In a talk at GDC Canada on Friday, Blue Castle Games' Tom Niwinski and Dee Jay Randall discussed the telemetry behind Dead Rising 2
's zombie killing theatrics, focusing on remote reporting to help hone Capcom's awaited sequel.
Randall, introducing the tech behind the talk, explained that Dead Rising 2
is using remote telemetry from people playing the game in Blue Castle or Capcom-affiliated cities/events, including the UK, Italy, Japan, Hawaii, Vancouver, California, and Blue Castle's main QA location in Montreal.
The game simply uses HTTP GETs to pass a multitude of information over the Internet as testers, producers and even journalists at the Captivate press event play through the game. The data includes in-game events, data on crashes, and a multitude of other things.
As a result, the detailed data -- which is only captured in the pre-release version of the game, and will be removed before the game ships later this summer -- is captured and visualized for the coders, artists and designers.
Of course, visualization is a major issue, so Niwinski explained some of the best ways to interpret information, from a design perspective. For example, the Dead Rising 2
creators look at simple text data, like how many times an item has been picked up or how long a particular build has been played through.
Niwinski says that stat-based outliers are important to look at, because they might be bugs in the game. They found instances where Chuck, the main Dead Rising 2
character, took 2 billion points of damage, and traced it to a bug with an animation state, even before any testers found and reproduced it.
Other methods Blue Castle uses to visualize include the 'SQL to chart' converting software Confluence, which does percentage charts, bar and line graphs, as well as custom in-house tools.
In fact, they've made an impressive-sounding tool called ChucksStash, which allows the Dead Rising 2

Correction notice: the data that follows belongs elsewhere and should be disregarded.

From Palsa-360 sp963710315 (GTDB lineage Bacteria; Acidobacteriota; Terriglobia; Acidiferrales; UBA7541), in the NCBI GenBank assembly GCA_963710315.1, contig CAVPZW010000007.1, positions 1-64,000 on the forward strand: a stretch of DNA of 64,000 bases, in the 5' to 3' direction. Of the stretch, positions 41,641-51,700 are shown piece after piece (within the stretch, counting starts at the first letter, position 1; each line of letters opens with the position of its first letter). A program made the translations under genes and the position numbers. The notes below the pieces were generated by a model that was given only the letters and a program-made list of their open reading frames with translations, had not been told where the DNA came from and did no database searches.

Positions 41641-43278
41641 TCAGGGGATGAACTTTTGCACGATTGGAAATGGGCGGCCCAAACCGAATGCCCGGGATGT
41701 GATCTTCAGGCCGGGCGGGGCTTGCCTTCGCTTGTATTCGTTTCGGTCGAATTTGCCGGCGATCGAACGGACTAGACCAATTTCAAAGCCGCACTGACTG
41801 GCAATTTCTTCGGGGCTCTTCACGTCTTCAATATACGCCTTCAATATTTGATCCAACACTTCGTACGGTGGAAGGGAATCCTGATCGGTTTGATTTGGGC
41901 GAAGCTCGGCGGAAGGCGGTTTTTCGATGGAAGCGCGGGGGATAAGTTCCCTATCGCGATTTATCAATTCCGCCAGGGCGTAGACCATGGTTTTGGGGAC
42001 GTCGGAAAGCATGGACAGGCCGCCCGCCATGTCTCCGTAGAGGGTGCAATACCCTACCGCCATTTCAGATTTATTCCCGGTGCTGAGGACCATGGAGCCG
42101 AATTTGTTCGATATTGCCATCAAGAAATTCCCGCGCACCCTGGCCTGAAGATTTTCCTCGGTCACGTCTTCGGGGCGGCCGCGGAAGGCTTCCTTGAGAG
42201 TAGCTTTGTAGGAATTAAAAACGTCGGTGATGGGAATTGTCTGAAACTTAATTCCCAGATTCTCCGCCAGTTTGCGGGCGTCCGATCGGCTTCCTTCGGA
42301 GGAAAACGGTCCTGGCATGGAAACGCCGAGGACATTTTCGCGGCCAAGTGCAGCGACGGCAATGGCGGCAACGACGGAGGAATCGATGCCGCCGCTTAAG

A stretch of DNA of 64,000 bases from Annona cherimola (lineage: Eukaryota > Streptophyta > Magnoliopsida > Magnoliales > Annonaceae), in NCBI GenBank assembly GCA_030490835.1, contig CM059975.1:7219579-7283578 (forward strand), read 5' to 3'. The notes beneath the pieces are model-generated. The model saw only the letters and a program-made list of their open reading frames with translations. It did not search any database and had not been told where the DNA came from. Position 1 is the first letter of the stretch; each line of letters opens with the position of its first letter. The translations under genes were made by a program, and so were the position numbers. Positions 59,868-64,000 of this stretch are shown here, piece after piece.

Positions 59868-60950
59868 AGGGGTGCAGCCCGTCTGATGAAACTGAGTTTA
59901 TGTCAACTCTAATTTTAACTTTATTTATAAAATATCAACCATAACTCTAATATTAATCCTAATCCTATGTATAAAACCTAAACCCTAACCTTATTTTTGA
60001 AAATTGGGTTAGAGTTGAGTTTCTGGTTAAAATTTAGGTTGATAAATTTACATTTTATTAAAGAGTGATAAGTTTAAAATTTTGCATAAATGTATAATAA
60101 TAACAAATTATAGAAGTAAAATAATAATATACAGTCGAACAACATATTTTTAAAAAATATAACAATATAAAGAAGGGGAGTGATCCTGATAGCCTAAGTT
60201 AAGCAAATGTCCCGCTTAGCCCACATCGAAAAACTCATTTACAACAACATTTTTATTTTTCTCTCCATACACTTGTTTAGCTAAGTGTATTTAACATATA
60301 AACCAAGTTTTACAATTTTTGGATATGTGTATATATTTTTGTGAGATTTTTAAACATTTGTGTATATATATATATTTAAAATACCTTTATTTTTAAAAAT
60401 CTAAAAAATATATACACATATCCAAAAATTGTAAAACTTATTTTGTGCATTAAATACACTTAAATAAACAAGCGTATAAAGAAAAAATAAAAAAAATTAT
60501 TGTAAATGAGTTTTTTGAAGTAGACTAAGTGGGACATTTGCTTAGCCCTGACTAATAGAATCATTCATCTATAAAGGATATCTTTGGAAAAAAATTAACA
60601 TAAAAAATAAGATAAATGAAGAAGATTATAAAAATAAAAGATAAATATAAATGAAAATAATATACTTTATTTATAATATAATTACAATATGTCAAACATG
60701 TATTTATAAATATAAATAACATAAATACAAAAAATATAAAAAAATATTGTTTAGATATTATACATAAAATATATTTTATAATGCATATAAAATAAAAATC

creators look at trends within a 3D visualization of the game world, overlaying multiple data sources. The creators can then use the data to decide whether weapons are placed in the right places, whether zombies died as a result -- and the design ramifications of that.
This means you end up getting information on what killed the zombies, where the user went, how long people played for, what survivors were rescued, and so on, which is pretty much standard for some high-end games, they note. So what unexpected things did they find using telemetry?
For one thing, if there's bad collision and the user falls through the floor, there's a safety floor underneath it, and it'll be captured by the telemetry. Then ChucksStash will group those areas together, and the programmers or designers can jump to those places and find the geometry error.
In addition, design decisions can be definitely resolved. For example, doors are difficult to close -- did the designers care? They looked and discovered that doors were opened almost half a million times during the play testing, but only closed 2,000 times, with no tester complaints -- so it appeared that people didn't really mind.
Soak testing for memory leak-related crashes is also easy with telemetry of this kind, since you can just leave the game running in a demo mode, go home, come back in the morning, and see if it crashed, checking out the stats via the telemetry.
The Blue Castle team has also set up bug reporting for their testers using a custom interface which adds game data such as world location, health, and the ability to attach screenshots. You can even see nearby bugs -- from a world location perspective -- before you submit yours.
Wrapping up, the Dead Rising 2
team really believed that telemetry was a "win" for them. And they warned on dispelling 'telemetry FUD'. For those thinking it would take too much memory, for example -- the telemetry only took up 65kb.
In addition, telemetry gathering doesn't take away from the main CPU thread. In terms of bandwidth, it takes less than 1kb per second, and discards data if overloaded -- so they definitely feel like the advantages outweigh the disadvantages.